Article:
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About Acupuncture Practice Insights

Acupuncture Practice Insights is the brainchild of Lynn Jaffee, a licensed acupuncturist, author, and public speaker. Lynn’s vision is to provide information that will help you build your acupuncture practice in a way that feels genuine and comfortable.

However you define success, whether it's measured in the number of patients per week, net income, or work/life balance, you should be able to work in a profession that you love, make a living, and not burn out. At Acupuncture Practice Insights, you'll find articles, tips, and support that will help you grow your practice, find success, and enjoy the process.

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Acupuncture Health Insights

simple steps book

The pamphlets in your waiting room are a good start, but some patients want more--and the more they know, the more they will talk about acupuncture and your services.

Now you can offer your patients a plain explanation of Chinese medicine through Simple Steps: The Chinese Way to Better Health. Written by acupuncturist Lynn Jaffee, this short and easy-to-read book offers a clear and understandable description of Chinese medicine with assessments, steps for self-care, and answers to common questions about acupuncture.

How to Reduce Missed Appointments

If you have your own acupuncture practice, you know that patients failing to show up for their appointment comes with the territory. Personally, there is nothing more frustrating than booking an early morning patient, hauling my butt out of bed before the sun is up, and getting to the clinic only to have the patient not show up and not call.

It’s irritating when patients don’t show up for a couple of reasons. First, it represents a loss of income for that booked time. Second, in most cases there were other patients who would have liked to come during that time slot; and third, it’s just plain inconsiderate.

On time acupuncture patientsSo what do you do when a patient doesn’t show up? For starters, while I may be annoyed, I don’t get mad. Stuff happens, kids get sick, people get stuck in meetings, and life gets in the way. And while an acupuncture appointment may be important, sometimes things that are more important come up.  Beyond keeping your cool, here are a few tips for handling patients who cancel at the last minute or just don’t show up:

-Consider the patient and the circumstances. If a patient who always comes to their appointments on time doesn’t show up, my first thought is that something is up—not that they’ve blown off their appointment. I will usually give them a call or send an email checking in with them. However, a person who chronically cancels an hour before they’re due at my clinic is a different story, and needs to be handled a little more assertively.

-Confirm your appointments the day before, either through email or a phone call. I began doing this about three years ago, and the number of failed appointments have dropped to almost zero. I regret not having done this earlier in my practice.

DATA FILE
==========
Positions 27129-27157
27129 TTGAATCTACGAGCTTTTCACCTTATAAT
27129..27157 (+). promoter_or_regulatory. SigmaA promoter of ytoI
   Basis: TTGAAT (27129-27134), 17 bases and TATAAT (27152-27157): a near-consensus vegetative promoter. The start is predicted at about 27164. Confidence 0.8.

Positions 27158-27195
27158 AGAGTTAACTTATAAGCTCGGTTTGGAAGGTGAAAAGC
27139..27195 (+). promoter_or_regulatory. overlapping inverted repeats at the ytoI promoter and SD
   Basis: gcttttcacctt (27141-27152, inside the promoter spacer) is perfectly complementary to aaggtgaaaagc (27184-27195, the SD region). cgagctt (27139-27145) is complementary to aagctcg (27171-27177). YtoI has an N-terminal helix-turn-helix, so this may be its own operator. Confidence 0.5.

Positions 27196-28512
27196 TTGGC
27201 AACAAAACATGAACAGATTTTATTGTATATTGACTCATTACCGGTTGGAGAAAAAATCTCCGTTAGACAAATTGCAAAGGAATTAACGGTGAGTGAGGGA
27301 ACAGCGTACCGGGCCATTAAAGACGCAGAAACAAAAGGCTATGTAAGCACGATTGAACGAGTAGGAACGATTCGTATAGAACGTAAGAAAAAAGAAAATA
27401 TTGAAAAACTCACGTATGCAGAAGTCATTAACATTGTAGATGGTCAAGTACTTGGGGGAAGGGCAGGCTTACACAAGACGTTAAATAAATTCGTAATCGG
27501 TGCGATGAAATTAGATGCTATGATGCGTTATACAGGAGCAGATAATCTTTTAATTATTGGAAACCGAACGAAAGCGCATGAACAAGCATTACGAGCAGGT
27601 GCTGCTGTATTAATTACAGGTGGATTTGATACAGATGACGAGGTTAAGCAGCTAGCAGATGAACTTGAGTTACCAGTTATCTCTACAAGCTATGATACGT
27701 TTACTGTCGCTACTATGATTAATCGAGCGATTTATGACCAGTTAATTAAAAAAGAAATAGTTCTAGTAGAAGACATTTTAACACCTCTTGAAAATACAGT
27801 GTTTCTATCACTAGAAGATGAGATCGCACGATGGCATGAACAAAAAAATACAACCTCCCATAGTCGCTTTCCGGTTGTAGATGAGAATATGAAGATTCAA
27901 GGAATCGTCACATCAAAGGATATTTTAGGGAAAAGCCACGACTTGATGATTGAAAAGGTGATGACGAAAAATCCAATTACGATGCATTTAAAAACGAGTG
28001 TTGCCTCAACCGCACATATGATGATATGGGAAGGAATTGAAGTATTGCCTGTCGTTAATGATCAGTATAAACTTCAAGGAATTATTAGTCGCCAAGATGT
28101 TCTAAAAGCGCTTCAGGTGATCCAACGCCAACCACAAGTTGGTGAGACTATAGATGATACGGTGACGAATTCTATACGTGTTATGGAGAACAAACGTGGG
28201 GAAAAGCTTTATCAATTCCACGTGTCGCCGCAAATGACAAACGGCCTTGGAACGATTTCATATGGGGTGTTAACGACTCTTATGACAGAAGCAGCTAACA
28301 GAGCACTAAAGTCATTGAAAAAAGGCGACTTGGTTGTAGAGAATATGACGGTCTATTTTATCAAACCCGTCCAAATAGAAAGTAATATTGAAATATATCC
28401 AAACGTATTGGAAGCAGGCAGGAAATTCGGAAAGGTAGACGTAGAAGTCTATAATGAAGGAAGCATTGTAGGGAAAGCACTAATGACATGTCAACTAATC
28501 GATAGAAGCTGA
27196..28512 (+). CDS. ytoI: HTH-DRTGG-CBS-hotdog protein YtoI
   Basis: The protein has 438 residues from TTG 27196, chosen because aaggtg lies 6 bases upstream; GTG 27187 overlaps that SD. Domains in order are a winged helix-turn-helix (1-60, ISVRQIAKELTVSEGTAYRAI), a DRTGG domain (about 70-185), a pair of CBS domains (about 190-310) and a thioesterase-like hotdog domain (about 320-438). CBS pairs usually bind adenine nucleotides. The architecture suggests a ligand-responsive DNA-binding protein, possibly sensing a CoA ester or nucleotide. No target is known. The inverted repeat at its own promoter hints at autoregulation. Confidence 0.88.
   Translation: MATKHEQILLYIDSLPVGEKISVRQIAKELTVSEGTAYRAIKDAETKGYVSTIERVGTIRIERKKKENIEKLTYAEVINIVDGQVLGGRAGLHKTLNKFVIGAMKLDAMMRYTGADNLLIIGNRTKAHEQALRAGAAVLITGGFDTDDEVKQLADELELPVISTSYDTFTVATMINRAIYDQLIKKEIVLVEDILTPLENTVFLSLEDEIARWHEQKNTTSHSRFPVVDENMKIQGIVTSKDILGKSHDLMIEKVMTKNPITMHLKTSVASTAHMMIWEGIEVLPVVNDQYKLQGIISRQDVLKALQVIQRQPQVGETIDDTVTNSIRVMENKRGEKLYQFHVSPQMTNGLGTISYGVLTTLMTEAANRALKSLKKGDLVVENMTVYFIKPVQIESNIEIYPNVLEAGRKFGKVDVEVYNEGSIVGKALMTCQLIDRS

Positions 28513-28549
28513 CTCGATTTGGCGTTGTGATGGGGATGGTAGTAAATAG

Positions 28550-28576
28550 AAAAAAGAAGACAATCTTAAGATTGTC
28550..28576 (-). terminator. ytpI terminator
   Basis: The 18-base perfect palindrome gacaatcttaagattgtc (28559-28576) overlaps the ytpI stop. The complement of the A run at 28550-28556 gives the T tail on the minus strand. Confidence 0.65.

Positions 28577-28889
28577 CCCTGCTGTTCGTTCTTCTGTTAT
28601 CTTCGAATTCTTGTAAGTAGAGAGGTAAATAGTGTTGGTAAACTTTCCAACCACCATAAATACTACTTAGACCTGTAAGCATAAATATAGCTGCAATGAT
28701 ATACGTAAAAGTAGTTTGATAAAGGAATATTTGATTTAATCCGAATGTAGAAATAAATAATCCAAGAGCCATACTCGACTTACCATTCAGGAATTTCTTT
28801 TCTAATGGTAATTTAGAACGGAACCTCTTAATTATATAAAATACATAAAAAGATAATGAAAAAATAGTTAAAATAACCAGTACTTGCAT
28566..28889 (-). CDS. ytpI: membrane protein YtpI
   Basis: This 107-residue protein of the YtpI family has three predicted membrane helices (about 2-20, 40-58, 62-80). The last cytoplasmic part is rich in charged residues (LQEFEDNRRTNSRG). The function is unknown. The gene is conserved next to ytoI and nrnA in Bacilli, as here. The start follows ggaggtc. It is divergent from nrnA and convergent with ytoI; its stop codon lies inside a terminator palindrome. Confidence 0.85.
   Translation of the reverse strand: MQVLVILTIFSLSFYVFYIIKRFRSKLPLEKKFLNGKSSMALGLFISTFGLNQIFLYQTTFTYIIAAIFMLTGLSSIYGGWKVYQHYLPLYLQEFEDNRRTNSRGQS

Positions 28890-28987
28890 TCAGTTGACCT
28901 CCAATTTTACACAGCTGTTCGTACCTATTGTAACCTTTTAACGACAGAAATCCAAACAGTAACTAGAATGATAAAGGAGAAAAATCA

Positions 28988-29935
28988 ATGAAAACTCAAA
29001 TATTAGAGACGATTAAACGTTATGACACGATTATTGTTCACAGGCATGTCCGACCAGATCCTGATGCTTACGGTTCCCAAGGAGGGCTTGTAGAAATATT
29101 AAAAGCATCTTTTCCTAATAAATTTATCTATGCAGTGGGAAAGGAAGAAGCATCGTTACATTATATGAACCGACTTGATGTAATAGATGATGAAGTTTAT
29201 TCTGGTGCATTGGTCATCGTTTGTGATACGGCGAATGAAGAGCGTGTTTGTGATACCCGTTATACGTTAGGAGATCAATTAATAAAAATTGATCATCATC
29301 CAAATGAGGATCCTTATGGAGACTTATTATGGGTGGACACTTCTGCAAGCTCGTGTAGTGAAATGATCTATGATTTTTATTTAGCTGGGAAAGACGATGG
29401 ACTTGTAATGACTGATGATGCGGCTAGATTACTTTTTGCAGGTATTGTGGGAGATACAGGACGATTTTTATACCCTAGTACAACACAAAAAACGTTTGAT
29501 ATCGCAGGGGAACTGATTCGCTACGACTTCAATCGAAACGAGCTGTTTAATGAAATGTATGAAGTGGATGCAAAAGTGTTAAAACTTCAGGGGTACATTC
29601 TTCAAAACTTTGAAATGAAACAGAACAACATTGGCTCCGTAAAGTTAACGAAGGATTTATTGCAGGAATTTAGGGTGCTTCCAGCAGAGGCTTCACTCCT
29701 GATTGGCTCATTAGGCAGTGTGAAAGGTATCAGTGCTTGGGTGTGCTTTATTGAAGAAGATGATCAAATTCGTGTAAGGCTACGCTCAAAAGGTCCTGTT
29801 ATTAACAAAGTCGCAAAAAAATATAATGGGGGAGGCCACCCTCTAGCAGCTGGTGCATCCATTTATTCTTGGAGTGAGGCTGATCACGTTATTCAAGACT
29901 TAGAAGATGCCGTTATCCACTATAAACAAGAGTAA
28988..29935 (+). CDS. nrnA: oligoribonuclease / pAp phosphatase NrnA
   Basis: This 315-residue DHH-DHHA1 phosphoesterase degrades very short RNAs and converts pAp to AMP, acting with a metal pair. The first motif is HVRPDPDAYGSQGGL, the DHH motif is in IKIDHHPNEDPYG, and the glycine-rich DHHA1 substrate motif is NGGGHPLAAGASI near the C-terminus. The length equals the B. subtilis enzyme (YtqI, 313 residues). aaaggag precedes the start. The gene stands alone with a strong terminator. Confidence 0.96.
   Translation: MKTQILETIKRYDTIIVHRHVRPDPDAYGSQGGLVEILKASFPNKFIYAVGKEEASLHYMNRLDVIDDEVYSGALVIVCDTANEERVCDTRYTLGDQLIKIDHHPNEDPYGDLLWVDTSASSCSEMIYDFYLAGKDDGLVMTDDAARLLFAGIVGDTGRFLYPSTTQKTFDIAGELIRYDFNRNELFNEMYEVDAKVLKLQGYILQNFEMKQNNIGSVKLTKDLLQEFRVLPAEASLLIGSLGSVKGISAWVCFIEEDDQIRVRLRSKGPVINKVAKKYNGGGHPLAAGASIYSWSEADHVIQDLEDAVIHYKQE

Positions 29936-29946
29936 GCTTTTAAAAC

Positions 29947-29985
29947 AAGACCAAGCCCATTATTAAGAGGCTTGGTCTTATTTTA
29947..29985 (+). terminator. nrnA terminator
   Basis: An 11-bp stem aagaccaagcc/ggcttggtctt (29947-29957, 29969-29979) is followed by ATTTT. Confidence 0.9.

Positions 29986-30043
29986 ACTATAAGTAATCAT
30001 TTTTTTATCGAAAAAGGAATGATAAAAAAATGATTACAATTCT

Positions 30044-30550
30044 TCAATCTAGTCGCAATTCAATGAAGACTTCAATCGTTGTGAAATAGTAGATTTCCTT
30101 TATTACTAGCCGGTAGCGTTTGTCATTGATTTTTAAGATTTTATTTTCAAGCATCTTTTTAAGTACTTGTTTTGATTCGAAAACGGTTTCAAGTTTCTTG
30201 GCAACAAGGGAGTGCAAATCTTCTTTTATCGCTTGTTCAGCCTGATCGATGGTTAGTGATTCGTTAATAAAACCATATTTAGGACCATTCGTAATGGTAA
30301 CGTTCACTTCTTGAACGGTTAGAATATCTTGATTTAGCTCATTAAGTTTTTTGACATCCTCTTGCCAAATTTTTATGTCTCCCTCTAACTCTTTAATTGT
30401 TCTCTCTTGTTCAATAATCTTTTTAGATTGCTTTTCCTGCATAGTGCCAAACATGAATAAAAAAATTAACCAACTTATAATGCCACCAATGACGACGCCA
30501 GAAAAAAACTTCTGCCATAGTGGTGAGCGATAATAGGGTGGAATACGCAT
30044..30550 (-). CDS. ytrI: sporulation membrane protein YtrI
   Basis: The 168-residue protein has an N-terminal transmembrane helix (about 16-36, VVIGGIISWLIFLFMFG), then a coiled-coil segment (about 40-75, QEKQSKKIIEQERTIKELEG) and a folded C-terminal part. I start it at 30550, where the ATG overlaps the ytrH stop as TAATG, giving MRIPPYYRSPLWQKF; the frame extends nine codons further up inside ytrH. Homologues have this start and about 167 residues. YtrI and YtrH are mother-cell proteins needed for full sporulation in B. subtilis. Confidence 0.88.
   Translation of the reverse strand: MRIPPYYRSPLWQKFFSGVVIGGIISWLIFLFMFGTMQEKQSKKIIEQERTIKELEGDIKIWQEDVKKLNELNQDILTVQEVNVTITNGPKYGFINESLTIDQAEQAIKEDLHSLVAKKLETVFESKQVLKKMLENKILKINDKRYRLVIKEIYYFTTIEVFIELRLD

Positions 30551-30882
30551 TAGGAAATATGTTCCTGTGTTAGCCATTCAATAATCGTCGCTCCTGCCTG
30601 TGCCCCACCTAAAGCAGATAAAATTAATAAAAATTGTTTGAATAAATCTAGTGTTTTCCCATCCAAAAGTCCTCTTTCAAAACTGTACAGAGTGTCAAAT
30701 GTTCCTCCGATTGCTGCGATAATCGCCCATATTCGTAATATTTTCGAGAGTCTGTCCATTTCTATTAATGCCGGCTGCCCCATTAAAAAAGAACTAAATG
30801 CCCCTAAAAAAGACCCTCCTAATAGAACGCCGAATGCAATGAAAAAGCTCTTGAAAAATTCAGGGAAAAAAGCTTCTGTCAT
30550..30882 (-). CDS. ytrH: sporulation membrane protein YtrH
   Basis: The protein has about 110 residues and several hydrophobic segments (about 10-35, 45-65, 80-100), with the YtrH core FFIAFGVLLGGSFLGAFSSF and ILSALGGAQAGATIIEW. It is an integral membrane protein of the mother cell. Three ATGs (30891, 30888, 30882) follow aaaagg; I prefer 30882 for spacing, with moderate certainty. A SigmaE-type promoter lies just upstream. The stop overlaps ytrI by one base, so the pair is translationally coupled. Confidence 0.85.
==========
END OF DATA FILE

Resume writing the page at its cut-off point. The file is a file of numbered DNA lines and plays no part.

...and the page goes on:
-How do I deal with those patients who cancel on short notice or just don’t show up? My strategy is a series of three steps. First, I will simply tell the person that I’d appreciate more notice if they can’t make their appointment, and tell them why. For most people, this is all that’s necessary. However, if they continue to disregard their appointments, I will suddenly be booked up for two or three weeks, so it becomes difficult for them to get back in my schedule right away. My final step (I’ve only had to use this twice) is to tell a patient that because of their frequent failures to show up that I’m not able to book any future appointment for them. Instead however, they can call me on the day that they’d like to come in and see if I have any openings. If they are fine cancelling on short notice, I am fine booking only on short notice, too.

-Should you charge for a missed appointment? I’m mixed on this one. You can do so legally as long as your patients are aware of your policy and you state the amount of time they must give you prior to a cancellation. For example, cancelling less than 24 hours before their appointment will incur a charge. Personally, I’ve never charged a patient for a missed appointment. I feel like it creates ill will and chances are the patient will go elsewhere. I have had several patients offer to pay for their missed appointment, and based on the circumstances, I will usually graciously accept. It tells me that they respect my time and want to continue our therapeutic relationship.

-What about patients who are late? I’m not willing to inconvenience the patients who come after, so my working rule is if I can get everything done in the remaining time we have, then we go to work. If not, then we need to reschedule.

The overwhelming majority of my patients are respectful and give me plenty of notice if they can’t make an appointment. That said, it’s taken me a long time to set clear boundaries with patients who don’t seem to respect my time—or perhaps don’t think about my time at all. In the end, however, confirming appointments and being clear about how to handle short notice cancellations, no shows, and late patients keeps these events to a minimum.


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